The Pythons Speak Out

The Pythons asserted that Life of Brian was heretical, not blasphemous, stating that it was a comedy of errors of the people rather than a story about a false idol.

Brian (played by Graham Chapman) speaking on a platform in ‘Life of Brian’

Source: Cinema International Corporation

In an interview with Wales Online, the Pythons said, “It wasn’t about what Christ was saying, but about the people who followed Him—the ones who for the next 2,000 years would torture and kill each other because they couldn’t agree on what He was saying about peace and love.”


Legacy of the Controversial Film

Despite the bans and the backlash, Life of Brian was a box office success, bringing in $19.39 million at the domestic box office on a $4 million budget. The film has also been referred to as one of the greatest comedy films of all time by several publications like Time Out, and ranked as one of BFI’s Top 100 British Films.

Members of Monty Python in ‘Life of Brian’

Source: Cinema International Corporation

The film has been re-evaluated in recent years, and the ban that many cities and countries had on the film has been lifted for audiences to enjoy the comedy of errors. Now, Biblical scholars and historians discuss the film and its reception by looking at how the Pythons used scholarship and texts to creatively tell a story around the historical Jesus.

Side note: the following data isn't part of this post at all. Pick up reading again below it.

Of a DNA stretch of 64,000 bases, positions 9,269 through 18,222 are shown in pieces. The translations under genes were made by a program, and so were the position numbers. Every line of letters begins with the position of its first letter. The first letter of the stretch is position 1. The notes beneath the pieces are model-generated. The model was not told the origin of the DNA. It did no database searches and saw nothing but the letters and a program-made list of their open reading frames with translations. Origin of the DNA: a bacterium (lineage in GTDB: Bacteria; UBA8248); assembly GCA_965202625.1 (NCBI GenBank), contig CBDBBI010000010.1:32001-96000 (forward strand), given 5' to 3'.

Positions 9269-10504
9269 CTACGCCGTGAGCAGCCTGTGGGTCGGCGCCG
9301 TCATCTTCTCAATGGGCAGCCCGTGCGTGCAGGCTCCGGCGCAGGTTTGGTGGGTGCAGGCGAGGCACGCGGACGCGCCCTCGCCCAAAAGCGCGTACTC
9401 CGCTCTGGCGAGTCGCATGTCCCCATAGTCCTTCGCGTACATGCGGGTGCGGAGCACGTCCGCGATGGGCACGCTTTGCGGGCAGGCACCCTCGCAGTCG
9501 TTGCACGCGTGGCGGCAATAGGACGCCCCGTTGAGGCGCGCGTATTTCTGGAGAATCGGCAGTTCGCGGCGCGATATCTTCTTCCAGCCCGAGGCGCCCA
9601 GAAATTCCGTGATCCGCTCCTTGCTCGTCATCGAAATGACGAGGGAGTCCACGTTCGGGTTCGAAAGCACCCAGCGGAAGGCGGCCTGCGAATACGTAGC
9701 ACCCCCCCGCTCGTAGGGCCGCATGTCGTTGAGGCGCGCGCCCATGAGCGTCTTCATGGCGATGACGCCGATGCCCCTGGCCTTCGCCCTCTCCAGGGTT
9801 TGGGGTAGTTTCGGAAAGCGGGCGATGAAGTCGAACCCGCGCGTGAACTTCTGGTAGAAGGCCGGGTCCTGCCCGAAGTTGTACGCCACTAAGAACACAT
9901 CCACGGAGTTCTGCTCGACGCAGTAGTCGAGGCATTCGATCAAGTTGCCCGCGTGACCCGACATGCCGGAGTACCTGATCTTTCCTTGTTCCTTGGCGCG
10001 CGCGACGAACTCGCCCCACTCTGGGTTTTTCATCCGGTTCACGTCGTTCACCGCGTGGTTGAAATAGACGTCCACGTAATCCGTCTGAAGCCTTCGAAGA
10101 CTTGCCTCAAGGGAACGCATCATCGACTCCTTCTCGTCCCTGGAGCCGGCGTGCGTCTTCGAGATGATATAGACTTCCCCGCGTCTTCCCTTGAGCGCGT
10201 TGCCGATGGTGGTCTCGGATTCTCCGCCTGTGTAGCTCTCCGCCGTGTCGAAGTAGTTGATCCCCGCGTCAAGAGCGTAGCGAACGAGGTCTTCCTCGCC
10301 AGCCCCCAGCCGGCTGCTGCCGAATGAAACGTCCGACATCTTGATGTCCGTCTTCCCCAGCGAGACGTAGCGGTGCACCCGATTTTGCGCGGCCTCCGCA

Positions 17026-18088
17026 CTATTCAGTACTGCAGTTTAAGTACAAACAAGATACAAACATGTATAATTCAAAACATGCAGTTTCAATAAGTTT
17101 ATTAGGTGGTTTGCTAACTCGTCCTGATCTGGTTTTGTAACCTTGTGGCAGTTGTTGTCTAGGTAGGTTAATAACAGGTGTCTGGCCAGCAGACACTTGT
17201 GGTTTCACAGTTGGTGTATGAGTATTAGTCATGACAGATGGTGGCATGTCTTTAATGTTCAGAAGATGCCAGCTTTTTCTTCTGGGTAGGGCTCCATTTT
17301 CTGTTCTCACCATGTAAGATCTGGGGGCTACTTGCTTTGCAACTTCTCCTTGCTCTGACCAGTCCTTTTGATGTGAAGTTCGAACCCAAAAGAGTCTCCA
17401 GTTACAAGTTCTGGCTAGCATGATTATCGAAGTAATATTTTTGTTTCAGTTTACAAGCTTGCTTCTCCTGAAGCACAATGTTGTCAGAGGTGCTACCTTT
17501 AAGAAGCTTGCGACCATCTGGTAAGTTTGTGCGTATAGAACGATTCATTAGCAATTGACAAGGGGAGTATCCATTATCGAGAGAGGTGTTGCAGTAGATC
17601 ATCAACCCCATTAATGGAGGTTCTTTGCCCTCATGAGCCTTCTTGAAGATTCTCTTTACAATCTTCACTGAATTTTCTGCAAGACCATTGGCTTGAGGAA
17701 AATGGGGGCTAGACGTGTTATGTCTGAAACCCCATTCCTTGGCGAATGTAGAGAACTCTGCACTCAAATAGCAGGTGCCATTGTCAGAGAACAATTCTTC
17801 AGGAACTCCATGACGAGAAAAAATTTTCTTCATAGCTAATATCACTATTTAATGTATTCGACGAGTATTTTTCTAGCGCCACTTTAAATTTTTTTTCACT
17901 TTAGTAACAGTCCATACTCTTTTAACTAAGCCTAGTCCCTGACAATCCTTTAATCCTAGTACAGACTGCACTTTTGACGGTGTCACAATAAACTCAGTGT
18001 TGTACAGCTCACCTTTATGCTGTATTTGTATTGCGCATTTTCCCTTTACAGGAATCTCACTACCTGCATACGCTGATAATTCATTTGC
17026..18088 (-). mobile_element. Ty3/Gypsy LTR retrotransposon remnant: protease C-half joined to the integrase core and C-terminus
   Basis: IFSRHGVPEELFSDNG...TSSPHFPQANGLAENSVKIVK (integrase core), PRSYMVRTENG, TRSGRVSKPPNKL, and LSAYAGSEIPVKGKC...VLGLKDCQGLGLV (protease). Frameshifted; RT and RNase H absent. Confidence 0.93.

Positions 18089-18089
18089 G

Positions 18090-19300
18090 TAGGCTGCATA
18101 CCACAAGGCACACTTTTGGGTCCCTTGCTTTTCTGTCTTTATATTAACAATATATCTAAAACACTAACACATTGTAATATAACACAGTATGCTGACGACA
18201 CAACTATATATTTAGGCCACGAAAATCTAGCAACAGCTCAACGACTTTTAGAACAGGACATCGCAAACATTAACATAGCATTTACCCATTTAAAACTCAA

Cleese on the Importance of Comedy

“It’s why comedy is even more important today as a way of pricking those bubbles, opening them up, letting in fresh air. It is good for all of us,” Cleese said about the importance of comedy in the modern age.

John Cleese in 'Fawlty Towers’

Source: Alamy

“The problem is that cutting-edge comedy becomes difficult if a joke that transgresses someone’s idea of good taste means that the comedian is banned for life. It subverts the creative impulse.”


Could Monty Python Exist Today?

When asked if Cleese and his former Python members would be acceptable by the standards of the modern era of cinema and comedy, Cleese said, “The trick with creativity is to understand that it is not a talent, it’s a frame of mind. You have to get away from fear and doubt. You have to get into a place of playfulness and curiosity so that you can find connections and push boundaries.”

The members of Monty Python in 2015

Source: Stephen Lovekin/Getty Images

Cleese continued, saying, “ Cancel culture tends to make people less broad in their thinking, more literal-minded. It is tougher to make funny – or intellectually interesting – associations.”


Cleese Warns Us on the Dangers of Cancel Culture

Cleese ends the interview by saying that he understands the appeal of cancel culture, but the term is dangerous to the longevity of a culture.

John Cleese on GB News

Source: GB News

However, Cleese doesn’t feel bothered by getting “canceled” since he is an older comedian who has been established for many decades. But he does worry about comedians who are just starting out. 

The Dinosaur Hour airs weekly on GB News.